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A lower price doesn't necessarily reflect poorer performance; however, in the case of the $12.99 1byone Super Thin indoor antenna, it does mean limited capabilities. While this is not the worst antenna we've tested, we've evaluated plenty of under-$20 antennas that deliver better reception.
Design: Studio size
The 1byone model uses a common antenna design. It's a flat, black, plastic rectangle with a fixed (meaning you can't detach and replace it), 10-foot coaxial cable to connect to your TV. The antenna is rated to cover a 25-mile radius to pull in local stations and doesn't include an amplifier.
The HDTV antenna is smaller than most (such as the 12-by-16-inch ClearStream Flex), at just 8.7 by 7.8 inches, and it can easily be attached to a wall or window using two supplied adhesive stickers, making it ideal for renters and small-apartment dwellers.
Channels Received: 19
Rated Range: 25 miles
1080p Reception: Yes
Size: 8.7 x 7.8 inches
Cable Length: 10 feet
Performance: Less than perfect
To see how well the 1byone Paper Thin antenna performed, we used our standard test bed and location, a 2017 Samsung KS9000 4K set in a New York City where we're able to receive scores of stations. The antenna was placed in exactly the same spot we used to test other indoor antennas.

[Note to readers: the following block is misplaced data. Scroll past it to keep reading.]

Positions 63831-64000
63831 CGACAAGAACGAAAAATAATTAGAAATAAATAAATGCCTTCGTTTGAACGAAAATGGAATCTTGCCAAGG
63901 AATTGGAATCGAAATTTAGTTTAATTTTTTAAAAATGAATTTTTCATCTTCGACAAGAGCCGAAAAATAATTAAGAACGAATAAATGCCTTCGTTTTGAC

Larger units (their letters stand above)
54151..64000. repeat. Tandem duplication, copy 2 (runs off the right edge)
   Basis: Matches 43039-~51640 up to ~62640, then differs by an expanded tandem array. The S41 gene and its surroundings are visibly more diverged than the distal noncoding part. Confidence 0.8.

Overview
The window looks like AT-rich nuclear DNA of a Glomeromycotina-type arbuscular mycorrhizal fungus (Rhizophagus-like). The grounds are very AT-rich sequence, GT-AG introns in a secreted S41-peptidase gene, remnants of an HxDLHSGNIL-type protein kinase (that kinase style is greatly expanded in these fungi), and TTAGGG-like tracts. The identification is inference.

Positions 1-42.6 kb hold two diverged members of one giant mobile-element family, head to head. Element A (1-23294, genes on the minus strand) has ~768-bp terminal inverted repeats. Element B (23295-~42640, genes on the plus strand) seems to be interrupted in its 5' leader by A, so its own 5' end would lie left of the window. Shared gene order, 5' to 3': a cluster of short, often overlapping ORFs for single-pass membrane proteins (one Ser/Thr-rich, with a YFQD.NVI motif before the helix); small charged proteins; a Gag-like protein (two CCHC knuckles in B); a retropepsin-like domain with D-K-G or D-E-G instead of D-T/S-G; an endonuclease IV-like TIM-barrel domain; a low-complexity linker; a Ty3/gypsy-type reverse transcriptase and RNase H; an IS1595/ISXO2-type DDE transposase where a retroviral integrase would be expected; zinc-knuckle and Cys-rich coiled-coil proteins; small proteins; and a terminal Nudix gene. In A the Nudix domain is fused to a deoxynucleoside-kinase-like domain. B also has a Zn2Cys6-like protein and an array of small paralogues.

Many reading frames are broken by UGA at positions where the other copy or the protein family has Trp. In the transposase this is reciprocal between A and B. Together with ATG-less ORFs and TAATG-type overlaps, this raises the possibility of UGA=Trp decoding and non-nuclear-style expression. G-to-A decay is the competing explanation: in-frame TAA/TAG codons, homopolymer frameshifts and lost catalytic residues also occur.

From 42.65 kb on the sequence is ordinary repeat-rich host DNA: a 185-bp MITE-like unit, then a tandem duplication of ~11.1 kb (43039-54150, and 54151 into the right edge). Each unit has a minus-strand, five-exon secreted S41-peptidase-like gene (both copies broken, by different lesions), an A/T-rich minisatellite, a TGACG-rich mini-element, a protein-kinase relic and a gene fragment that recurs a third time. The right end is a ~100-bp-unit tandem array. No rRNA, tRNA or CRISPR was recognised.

An initial scan of the airwaves with the 1byone antenna produced a list of 34 stations, a respectable number compared to the results from other models we've tested. But we were disappointed to find that of that list only 19 stations were watchable. The antenna captured major local affiliates, including NBC, Fox (with a Page Six gossip show) and ABC.
An initial scan of the airwaves produced a list of 34 stations, a respectable number. But only 19 stations turned out to be watchable.
However, many channels were distorted; reception of the Antenna retro station, for example, was so poor that it made a rerun of Mork & Mindy look like it was being broadcast from Mars. Surprisingly, some stations that are not usually a challenge to pull in — such as the local PBS affiliate — were marginal; sometimes, it would look acceptable, but 30 minutes later, it would have short audio and picture glitches that made the programs if not unwatchable at least irritating.
On the other hand, the 1byone antenna did receive several popular Spanish-language stations in the area, including UniMas and Azteca, as well shopping channels like HSN that most antennas usually capture.
There are many choices for indoor HDTV antennas, and many of them are better than this 1byone antenna. For a little more money (just $17.95), for example, there's the Mohu Leaf Metro, which delivered 31 stations in our tests and is even smaller (just 11.5 by 3.5 inches). But if you absolutely insist on staying below $15, you can get a modest, but not outstanding performer in the 1byone.
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John R. Quain has been reviewing and testing video and audio equipment for more than 20 years. For Tom's Guide, he has reviewed televisions, HDTV antennas, electric bikes, electric cars, as well as other outdoor equipment. He is currently a contributor to The New York Times and the CBS News television program.